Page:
6. What is the difference between daydreaming that you have chosen the best option and daydreaming that you have chosen the second best option if even in the dreams you cannot tell the two apart.
    We can imagine situations in which we have false beliefs, or in which there are facts that we do not know. To take an example that’s more extreme but quite ordinary, we can imagine situations in which we do not exist — for example, situations in fictional worlds or after our deaths. If we can imagine scenarios in which we do not exist and thus have no beliefs, it seems that we should be able to imagine situations in which things are some way and we have false beliefs about them.
    I sometimes imagine scenarios like this when making charitable contributions. What if, despite all my research, the International Burmese Monks’ Organization misuses my donation, and I never know that I’ve given to a corrupt organization? Even though that’s not a scenario in which I imagine myself experiencing any displeasure, it’s one that I’m displeased to think of. On the other hand, I’m pleased to think that the monks will use my donation to save lives, even if my subjective states in this scenario are identical to those in the former scenario.

  7. Couple of things. First, I find it odd to say that you intend the coin to hand ‘heads’ – you might wish it or want it but intending seems to require more control. Though the putting thing does sound more natural even if the odds are similar. But, anyway, there is a difference between those cases and the beetle case that does seem significant.
    I take it that that is supposed to be the force of Wright’s argument rather than the general idea of intending uncertain outcomes. It’s not clear what constitutes a success in that case. It’s impossible to ever come to know whether the box you’ve picked is the right one – there is no plan available to an outcome that can be known to be the intended one. If there were for instance a x-ray machine that could detect the right box, then the situation would change. Intending would become available as would all kinds of betting patterns and so on.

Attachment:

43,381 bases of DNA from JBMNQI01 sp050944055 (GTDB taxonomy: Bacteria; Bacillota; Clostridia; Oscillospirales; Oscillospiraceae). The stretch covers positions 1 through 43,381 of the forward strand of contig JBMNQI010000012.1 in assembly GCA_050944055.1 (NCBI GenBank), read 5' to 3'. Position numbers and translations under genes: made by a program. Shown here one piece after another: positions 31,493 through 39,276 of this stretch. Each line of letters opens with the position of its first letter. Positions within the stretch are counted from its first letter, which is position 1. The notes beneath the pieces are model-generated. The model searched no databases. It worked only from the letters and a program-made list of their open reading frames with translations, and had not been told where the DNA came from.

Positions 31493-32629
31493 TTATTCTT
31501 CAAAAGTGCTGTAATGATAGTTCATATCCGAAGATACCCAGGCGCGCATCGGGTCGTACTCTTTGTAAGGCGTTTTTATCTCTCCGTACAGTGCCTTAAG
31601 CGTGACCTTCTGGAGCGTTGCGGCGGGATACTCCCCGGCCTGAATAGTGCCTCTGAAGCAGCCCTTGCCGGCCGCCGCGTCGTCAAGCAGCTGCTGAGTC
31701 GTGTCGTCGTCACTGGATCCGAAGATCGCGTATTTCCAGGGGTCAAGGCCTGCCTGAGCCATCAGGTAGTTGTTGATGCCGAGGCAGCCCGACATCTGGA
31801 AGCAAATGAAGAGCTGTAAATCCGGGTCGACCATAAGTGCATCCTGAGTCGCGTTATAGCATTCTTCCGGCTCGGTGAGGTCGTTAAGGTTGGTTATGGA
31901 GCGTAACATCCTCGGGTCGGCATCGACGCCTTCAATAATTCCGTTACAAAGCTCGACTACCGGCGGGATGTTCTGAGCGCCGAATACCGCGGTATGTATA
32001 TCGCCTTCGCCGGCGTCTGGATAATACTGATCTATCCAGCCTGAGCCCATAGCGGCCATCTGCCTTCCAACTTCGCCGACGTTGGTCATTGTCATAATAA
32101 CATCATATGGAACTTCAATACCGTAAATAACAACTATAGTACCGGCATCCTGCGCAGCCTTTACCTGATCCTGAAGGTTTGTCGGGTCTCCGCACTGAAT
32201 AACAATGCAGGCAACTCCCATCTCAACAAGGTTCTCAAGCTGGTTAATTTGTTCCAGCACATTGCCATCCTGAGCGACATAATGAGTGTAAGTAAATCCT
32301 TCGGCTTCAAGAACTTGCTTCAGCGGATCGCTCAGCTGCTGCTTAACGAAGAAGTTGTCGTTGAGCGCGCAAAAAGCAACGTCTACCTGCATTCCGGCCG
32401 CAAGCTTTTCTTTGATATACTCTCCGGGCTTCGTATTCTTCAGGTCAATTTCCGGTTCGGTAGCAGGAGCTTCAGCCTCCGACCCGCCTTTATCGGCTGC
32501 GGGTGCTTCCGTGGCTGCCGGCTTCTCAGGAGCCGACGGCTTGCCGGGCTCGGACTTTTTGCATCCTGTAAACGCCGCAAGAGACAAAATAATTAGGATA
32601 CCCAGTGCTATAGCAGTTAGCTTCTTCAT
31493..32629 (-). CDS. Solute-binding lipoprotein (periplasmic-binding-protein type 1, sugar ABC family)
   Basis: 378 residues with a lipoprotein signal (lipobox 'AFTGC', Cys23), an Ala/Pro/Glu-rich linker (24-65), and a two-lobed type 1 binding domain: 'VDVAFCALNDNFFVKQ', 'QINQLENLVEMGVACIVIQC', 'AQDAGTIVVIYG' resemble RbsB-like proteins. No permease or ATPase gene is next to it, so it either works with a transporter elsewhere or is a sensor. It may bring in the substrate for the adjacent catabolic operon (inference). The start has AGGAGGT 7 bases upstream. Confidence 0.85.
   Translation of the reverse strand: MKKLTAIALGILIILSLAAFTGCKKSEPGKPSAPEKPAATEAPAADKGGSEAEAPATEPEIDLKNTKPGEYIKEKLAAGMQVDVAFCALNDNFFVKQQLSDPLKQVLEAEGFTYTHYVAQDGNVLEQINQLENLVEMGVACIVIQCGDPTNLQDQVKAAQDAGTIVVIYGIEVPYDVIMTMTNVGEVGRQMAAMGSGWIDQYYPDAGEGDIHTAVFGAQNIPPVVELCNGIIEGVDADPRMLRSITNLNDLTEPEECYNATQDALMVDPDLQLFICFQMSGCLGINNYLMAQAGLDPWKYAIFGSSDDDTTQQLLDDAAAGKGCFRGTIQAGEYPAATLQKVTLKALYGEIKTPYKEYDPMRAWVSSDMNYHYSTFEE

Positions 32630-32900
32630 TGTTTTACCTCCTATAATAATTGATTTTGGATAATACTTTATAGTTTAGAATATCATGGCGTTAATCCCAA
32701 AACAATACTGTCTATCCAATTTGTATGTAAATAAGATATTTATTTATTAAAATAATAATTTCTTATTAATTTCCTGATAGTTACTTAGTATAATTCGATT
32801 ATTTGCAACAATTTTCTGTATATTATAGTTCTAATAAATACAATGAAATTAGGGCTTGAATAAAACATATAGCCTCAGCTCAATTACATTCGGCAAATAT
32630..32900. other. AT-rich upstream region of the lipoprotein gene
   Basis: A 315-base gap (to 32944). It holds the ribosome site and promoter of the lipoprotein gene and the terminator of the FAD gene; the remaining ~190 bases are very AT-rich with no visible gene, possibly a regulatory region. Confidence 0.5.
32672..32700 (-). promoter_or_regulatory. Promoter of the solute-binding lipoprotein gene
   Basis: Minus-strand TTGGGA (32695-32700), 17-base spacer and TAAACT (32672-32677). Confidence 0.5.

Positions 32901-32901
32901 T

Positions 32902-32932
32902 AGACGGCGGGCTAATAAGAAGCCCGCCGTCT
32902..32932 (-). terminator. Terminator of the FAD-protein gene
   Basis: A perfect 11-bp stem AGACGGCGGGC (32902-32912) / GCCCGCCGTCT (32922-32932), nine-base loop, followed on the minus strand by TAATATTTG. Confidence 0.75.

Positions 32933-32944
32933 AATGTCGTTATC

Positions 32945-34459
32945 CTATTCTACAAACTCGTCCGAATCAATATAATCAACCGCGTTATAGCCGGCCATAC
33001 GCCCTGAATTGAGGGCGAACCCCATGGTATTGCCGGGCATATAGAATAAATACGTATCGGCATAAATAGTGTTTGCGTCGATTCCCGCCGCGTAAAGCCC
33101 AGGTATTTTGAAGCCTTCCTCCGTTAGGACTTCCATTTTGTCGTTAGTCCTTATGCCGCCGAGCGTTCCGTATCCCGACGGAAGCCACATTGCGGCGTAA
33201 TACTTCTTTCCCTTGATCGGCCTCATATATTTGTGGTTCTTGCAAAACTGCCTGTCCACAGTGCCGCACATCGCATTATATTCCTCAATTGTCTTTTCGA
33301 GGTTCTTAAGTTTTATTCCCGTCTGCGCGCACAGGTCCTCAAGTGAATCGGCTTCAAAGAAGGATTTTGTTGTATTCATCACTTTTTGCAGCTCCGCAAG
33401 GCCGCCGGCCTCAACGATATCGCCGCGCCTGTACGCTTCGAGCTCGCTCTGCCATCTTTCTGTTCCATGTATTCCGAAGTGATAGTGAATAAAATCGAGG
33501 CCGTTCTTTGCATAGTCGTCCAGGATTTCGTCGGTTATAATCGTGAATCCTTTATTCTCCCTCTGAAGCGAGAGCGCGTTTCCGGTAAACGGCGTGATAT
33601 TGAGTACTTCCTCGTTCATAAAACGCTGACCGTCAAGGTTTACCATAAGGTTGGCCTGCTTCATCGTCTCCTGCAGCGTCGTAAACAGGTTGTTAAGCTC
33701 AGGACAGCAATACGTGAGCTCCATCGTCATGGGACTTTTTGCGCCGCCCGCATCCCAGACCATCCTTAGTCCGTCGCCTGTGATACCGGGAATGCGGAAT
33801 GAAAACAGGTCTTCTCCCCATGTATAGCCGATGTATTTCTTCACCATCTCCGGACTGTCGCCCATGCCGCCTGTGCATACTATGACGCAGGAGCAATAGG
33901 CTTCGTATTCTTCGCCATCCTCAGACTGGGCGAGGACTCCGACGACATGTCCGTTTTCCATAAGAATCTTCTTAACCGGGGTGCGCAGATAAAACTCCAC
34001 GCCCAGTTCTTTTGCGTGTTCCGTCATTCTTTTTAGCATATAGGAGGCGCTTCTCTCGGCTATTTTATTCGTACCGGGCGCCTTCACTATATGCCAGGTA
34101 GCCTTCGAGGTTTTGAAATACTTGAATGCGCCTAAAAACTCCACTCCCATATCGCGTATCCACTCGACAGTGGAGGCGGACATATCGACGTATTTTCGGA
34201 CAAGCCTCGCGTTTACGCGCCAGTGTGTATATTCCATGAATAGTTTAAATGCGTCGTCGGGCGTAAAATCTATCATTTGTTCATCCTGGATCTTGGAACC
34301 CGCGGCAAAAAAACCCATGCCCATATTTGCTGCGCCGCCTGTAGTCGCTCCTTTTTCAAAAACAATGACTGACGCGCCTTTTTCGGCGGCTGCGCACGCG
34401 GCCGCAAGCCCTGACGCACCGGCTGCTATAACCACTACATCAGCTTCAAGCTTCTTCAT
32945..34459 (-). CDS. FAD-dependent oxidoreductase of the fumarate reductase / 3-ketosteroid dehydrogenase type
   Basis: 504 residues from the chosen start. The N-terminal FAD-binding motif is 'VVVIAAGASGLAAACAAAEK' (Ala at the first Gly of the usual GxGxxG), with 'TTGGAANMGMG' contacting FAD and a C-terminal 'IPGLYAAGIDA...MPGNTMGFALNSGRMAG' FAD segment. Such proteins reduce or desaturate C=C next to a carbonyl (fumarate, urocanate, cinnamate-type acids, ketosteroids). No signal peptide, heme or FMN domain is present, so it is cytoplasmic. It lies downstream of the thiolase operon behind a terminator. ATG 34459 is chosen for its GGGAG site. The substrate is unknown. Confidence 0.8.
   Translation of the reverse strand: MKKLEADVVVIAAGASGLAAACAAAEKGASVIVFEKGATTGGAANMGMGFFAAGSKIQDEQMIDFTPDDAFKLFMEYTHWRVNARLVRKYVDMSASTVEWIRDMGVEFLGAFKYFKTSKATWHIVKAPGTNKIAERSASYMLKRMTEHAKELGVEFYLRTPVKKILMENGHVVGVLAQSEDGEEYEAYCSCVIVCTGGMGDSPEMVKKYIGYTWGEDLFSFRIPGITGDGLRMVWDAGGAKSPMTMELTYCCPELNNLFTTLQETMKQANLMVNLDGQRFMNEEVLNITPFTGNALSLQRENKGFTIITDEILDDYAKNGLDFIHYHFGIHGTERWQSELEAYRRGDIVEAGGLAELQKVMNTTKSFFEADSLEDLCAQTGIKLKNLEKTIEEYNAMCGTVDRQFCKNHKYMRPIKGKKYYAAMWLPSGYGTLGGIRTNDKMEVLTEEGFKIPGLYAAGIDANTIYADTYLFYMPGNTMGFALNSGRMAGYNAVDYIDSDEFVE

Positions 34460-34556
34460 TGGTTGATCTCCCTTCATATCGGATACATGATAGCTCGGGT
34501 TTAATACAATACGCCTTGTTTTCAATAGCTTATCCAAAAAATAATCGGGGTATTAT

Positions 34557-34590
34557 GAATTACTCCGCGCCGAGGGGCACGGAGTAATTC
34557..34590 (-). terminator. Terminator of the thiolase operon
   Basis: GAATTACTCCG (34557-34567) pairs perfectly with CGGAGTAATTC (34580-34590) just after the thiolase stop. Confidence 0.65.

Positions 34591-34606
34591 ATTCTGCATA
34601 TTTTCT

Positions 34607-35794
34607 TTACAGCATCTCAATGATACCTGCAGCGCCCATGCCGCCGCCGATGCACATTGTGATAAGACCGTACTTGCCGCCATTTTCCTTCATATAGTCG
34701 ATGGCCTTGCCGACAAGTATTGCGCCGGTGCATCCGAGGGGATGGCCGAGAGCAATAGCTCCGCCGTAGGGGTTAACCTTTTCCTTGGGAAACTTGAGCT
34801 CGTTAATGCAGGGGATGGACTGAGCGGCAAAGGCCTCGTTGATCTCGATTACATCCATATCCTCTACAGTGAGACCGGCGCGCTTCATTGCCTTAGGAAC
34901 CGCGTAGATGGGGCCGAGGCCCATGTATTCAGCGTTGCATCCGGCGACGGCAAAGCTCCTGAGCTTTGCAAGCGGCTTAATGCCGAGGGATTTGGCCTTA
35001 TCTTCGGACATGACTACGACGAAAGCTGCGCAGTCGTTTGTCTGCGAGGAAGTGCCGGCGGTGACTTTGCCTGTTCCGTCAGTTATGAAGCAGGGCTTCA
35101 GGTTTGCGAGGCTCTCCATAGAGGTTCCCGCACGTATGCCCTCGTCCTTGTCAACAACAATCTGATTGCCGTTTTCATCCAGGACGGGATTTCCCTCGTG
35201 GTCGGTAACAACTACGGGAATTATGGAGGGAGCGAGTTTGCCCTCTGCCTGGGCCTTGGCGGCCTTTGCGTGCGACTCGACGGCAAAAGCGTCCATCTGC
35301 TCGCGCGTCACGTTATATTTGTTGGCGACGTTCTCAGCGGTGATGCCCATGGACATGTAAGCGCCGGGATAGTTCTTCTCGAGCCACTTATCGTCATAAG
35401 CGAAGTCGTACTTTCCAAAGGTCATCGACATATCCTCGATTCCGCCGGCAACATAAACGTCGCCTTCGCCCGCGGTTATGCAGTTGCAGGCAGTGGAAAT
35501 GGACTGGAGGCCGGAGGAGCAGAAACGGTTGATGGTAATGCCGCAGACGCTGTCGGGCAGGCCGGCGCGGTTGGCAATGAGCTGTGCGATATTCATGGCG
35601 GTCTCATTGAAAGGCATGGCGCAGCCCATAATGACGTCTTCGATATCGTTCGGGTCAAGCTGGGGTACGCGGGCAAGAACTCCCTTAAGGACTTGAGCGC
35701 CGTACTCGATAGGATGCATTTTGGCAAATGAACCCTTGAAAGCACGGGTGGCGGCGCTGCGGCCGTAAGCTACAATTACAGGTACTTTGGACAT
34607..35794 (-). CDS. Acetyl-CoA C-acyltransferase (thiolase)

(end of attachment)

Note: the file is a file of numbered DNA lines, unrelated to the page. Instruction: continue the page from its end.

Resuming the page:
8. Neil,
    I think that’s right. But, here we have cases where within a dream we know the facts about how our plans turned out to be. So, it does seem like you can dream that you intend to do various things in the dream. So, transfer the beetle box case to daydreaming. Maybe you can daydream that you see the beetle through the box – in a dream you can take a sneak peek to the box. In that case you can dream that you intend to pick the right box. But, I’m not sure you transfer that dream of an intention to an intention.
    There is an interesting suggestion in your first comment where you say that what allows us to transfer the intention from imaginings to actual intentions is a ‘feel’ – some presumabaly phenomenological what it is likeness to intend the action. Wittgenstein of course makes much of this in Investigations – according to him it is not obvious how the ‘feel’ could have the power to direct our intentions to different sources.

  9. Jussi – interesting post. Your argument goes:
    1) If all moral truths are unknowable, we never intend to do the right action qua right action.
    2) We sometimes intend to do the right action qua right action.
    => It’s not the case that moral truths are unknowable.
    My concern is with premise 2. Unless you already thought that at least some moral truths were knowable, you would be unlikely to find premise 2 plausible in the first place. Hence the argument may be question-begging.

  10. Thanks Simon. I know that giving non-question begging arguments is too hard and I’m not always sure I want to aim so high. I do see the worry but I’m not sure the argument is question begging in the classic sense. 2 doesn’t assume the conclusion as such and certainly isn’t outright denied by act-consequentialists who offer their view as a criterion of rightness. It does seem to need a further argument (which I had a go at) to show that it is impossible to intend to bring about the satisfaction of an unknowable condition.
    Also, come to think of your paper. Couldn’t the defender of a response-dependence views similarly say that Zangwill’s argument begs the question that we can act from the motive of duty?

  11. what allows us to transfer the intention from imaginings to actual intentions is a ‘feel’